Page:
The undrained remolded shear strength of soft clays is of importance in geosystem design, particularly for offshore structures. Common methods to estimate remolded shear strength, such as correlations with cone penetration data, direct measurement with an in situ field vane shear device, and laboratory measurements, produce varied results and can be particularly costly and time consuming. Full-flow penetrometers (T-bar and Ball) provide an alternative rapid method to estimate remolded shear strength and soil sensitivity through remolding soil by repeated cycling of the penetrometer up and down over a given depth interval. The cyclic penetration resistance degradation curve inherently contains information regarding remolded strength and sensitivity. The objective of this paper is to assess the ability of full-flow penetrometers to predict remolded strength and soil sensitivity, and to develop a suite of predictive correlations in which these properties can be estimated in the absence of complementary laboratory or in situ test data. To accomplish this, full-flow penetration profiles and cyclic tests were performed at five well characterized soft clay sites, which together represent the broad range of soils in which the penetrometers will be often used. A previously developed model for the reduction in penetration resistance with cycling is modified to predict the entire degradation curve, including the remolded penetration resistance using only measurements obtained during initial penetrometer penetration and extraction. Using field vane shear strength as the reference measurement, correlations are developed to predict soil sensitivity and remolded shear strength based solely on full-flow penetrometer data, which is particularly useful in site investigation programs where site specific data are not yet available or are sparse. Finally, the usefulness of these relationships is demonstrated by implementing them for two additional soft clay sites.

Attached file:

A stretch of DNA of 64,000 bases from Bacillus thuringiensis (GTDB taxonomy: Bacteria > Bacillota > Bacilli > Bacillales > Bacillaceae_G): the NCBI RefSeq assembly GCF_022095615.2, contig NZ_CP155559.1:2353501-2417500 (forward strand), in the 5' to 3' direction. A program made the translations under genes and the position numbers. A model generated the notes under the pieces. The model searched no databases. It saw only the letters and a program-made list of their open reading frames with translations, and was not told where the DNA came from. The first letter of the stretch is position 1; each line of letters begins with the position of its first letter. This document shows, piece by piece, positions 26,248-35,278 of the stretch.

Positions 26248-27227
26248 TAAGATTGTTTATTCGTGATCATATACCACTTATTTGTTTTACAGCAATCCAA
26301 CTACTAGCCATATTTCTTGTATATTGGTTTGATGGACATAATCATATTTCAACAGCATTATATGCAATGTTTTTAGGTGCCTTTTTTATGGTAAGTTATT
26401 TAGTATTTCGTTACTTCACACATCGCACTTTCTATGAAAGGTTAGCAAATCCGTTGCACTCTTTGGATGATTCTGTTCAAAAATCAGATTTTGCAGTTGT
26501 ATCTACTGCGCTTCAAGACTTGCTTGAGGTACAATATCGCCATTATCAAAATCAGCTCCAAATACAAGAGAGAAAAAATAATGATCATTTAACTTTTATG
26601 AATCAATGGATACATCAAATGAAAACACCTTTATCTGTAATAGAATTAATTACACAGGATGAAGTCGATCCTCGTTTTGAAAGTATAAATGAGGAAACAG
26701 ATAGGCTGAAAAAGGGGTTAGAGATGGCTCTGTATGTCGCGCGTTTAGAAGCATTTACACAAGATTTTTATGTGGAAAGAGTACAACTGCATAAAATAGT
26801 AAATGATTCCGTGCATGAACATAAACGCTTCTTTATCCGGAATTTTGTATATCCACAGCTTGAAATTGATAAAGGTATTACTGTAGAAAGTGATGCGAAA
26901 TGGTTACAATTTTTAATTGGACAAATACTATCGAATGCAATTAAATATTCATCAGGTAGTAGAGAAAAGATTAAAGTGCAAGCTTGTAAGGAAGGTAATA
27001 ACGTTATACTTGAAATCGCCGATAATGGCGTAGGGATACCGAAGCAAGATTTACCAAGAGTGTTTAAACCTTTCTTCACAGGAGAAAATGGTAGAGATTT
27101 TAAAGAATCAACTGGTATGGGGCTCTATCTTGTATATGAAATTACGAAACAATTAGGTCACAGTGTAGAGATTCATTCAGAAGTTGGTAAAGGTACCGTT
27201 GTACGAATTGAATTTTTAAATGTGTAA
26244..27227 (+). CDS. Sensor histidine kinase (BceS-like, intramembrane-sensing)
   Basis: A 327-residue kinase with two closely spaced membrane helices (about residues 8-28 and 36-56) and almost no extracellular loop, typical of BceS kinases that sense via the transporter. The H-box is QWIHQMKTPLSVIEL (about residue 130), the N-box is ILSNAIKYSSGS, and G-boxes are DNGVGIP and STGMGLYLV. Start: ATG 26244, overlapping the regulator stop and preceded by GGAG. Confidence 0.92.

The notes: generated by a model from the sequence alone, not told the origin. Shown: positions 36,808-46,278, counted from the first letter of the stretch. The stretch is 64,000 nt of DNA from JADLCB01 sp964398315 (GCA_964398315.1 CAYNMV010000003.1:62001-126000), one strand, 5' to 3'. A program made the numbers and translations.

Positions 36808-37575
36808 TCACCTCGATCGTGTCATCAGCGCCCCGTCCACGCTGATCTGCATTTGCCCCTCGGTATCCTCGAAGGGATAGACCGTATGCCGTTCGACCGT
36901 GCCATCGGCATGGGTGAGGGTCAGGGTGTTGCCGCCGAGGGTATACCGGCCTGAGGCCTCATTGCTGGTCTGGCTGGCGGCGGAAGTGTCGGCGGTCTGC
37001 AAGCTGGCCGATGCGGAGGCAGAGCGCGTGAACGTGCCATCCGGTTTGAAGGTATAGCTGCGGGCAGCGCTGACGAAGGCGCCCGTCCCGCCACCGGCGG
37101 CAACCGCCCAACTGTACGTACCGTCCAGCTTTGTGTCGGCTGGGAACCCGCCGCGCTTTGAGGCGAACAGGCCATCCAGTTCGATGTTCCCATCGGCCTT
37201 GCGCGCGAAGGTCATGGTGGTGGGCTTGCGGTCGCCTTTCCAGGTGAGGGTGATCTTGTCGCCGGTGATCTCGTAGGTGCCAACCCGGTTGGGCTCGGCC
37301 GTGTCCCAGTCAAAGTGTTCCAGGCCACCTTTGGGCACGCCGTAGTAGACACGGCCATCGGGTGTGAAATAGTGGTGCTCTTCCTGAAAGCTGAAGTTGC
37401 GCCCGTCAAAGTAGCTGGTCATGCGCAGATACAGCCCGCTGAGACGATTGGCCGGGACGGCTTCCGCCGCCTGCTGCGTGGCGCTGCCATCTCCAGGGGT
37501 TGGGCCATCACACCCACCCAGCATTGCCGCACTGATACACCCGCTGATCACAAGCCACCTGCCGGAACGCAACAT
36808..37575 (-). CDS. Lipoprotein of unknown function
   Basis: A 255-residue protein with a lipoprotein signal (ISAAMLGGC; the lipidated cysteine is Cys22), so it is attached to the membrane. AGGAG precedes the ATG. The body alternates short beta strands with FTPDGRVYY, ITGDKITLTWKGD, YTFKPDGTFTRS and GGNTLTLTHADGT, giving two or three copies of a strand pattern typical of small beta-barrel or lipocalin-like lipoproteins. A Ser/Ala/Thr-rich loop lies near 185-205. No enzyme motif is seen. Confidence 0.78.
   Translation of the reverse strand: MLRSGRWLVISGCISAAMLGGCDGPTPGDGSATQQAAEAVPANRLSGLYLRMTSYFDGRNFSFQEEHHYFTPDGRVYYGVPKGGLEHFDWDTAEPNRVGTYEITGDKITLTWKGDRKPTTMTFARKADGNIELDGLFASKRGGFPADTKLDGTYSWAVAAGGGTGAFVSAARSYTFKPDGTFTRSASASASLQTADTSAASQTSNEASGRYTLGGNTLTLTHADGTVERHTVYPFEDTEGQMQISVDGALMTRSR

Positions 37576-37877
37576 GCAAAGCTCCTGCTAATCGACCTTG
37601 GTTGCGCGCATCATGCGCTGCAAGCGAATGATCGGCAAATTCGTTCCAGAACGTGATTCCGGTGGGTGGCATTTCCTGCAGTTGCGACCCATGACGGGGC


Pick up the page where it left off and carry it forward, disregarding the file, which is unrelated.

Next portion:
|Journal||Journal of Geotechnical and Geoenvironmental Engineering|
|Publication status||Published - 2009|